Our third day of the trip started with a two hour train journey from Washington DC to Richmond, Virginia. Union Station in Washington is akin to an airport terminal with departure gates, shops and restaurants so it was somewhat of a surprise to step off the train in Richmond onto the ground and have to walk across the second track to get to a station building which offered only a waiting area, a ticket office and a small food counter.
Given we were leaving Richmond on the overnight train we needed to store our bags for the day but could see no sign of a left-luggage facility, potentially a huge problem – we only had weekend cases but who wants to cart any case around all day? Fortunately, a friendly ticket clerk came to our rescue, taking our bags into a locked office space and reassuring us that he would still be around that evening when we needed to get them back.
According to Google maps a bus from a terminus close to the station would take us downtown. It turned out that the terminus was a park and ride lot and given it was Sunday looked suspiciously deserted! We had no alternative but to return to the station and take a taxi which given the distance (Amtrak stations are rarely near downtown in smaller cities) was an unexpected expense. Ironically Richmond does have a downtown Amtrak Station but the trains from New York don’t stop there and there doesn’t seem to be any connecting trains between the two!
The Main station is an impressive building:
but unfortunately someone decided it was a good idea to build a freeway right in front of it:
Just along from the station stands the ReconciliationStatue. Identical statues are located in Liverpool, England and Benin, West Africa to memorialize the triangular trade route used in the slave trade.
It turned out that Sunday was not the best day to visit Richmond. The city was extremely quiet, the streets all but deserted and many shops and cafes closed. We eventually found an Irish pub Siné (doesn’t matter what day it is, you can guarantee an Irish pub will be open!) with a terrace, offering wonderful relief from the blistering heat.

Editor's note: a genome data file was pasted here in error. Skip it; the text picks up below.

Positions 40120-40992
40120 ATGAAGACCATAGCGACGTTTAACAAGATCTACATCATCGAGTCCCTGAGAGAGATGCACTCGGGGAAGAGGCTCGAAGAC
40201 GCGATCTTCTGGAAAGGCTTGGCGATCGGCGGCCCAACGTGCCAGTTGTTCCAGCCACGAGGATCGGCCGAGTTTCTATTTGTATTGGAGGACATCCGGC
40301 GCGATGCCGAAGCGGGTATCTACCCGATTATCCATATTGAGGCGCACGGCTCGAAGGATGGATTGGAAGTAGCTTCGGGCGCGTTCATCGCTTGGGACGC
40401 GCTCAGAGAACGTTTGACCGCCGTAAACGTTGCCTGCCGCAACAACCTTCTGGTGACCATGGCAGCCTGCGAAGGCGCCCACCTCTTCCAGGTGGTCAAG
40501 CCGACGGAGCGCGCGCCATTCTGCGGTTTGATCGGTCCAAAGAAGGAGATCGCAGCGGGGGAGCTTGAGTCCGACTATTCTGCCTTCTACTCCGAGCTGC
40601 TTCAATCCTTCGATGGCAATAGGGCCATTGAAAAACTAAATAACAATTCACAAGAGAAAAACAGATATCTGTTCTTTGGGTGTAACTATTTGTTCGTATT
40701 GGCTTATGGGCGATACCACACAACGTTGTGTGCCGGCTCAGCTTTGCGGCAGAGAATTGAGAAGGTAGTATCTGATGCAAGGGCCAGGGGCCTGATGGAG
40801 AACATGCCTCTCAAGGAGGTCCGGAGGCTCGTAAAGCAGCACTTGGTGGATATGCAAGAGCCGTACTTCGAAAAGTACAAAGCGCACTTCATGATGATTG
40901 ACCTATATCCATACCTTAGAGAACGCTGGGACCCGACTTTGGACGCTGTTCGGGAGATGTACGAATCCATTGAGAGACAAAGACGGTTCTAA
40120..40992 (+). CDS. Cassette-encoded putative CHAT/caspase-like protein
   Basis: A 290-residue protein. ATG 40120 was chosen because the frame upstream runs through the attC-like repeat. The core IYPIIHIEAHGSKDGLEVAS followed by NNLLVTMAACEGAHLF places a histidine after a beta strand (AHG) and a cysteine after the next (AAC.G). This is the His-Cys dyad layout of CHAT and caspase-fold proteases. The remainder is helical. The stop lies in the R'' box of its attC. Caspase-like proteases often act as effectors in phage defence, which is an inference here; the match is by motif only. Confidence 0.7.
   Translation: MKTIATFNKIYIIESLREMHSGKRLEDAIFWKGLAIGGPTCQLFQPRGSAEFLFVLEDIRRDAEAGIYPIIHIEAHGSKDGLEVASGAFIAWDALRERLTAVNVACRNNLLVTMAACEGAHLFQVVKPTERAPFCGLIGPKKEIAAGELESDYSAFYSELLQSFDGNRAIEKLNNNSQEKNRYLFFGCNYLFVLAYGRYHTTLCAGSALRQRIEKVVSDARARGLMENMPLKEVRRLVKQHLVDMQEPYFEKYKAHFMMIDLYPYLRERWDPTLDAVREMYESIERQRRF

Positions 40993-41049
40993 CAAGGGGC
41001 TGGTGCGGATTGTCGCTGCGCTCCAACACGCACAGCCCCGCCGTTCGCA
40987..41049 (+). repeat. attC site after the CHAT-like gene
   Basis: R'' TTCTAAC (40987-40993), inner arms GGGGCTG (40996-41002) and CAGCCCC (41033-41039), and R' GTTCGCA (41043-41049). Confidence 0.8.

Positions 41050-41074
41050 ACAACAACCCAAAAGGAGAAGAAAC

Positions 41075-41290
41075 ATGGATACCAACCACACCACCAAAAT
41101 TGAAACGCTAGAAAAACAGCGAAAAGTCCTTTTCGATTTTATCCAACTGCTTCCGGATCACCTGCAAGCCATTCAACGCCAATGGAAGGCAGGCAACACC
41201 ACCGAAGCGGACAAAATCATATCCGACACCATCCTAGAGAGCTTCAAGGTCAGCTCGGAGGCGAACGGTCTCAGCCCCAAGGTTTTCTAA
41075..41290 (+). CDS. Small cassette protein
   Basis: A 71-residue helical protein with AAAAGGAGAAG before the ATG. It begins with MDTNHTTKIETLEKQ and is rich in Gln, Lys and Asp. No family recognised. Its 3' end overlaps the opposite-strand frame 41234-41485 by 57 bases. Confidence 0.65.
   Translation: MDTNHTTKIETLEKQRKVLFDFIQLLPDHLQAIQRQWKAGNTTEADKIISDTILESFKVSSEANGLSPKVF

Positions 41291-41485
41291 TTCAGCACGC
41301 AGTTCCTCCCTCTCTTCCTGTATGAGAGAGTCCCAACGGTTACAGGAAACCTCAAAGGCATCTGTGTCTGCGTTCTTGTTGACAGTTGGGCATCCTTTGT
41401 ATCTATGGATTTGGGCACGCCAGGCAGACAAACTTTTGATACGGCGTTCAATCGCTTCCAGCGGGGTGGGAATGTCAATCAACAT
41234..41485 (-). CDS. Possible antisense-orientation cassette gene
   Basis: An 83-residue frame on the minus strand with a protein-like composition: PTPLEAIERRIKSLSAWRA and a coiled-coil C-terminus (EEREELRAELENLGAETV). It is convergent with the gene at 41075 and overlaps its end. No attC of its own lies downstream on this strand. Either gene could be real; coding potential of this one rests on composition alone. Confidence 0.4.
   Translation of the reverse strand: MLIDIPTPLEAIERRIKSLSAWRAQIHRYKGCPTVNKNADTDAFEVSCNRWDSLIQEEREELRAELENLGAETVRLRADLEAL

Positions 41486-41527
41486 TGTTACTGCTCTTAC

A stroll along the canal proved to be a lot shorter than suggested in the guide books as a mesh fence blocked off the route so we worked our way up to the street where we found this rather attractive statue.
At this point we were beginning to wonder what we were going to do to fill in the time until our 9.40 pm train when we happened to glimpse what looked like a park. On investigation it turned out to be the grounds of the State Capitol Building. If the building which was designed by Thomas Jefferson looks familiar it’s because it was the model for the White House in DC, hence its nickname “The Original White House”.
The park-like grounds contain a beautiful fountain:
and, of course, numerous statues and monuments. The most impressive was a four-sided monument, dedicated to a young girl who started the campaign against school segregation.
We managed to while away some time sitting and strolling in the grounds before heading towards the more built up side of town in search of somewhere to have dinner.
Graffiato on Broad Street is an Italian restaurant offering a small plate menu. As I have a small appetite one pasta dish turned out to be just right for me, despite the waitress’ suggestion that we order two or more each. The Tortellini with bolognaise, carrots and hazelnuts was absolutely delicious and left just enough room for chocolate cake!
As darkness fell we headed back to the station to wait for our train. True to his word, the ticket clerk was there to help us retrieve our bags. Unfortunately the train was running late, not exactly welcome news at that time of night and it was with relief that we eventually heard the now familiar whistle of the arriving train.
Overall my impression of Richmond was not that great, but perhaps that is unfair given it was Sunday. I’m not sorry that we included it in our itinerary, but was certainly glad that we had only allotted a half day for our visit.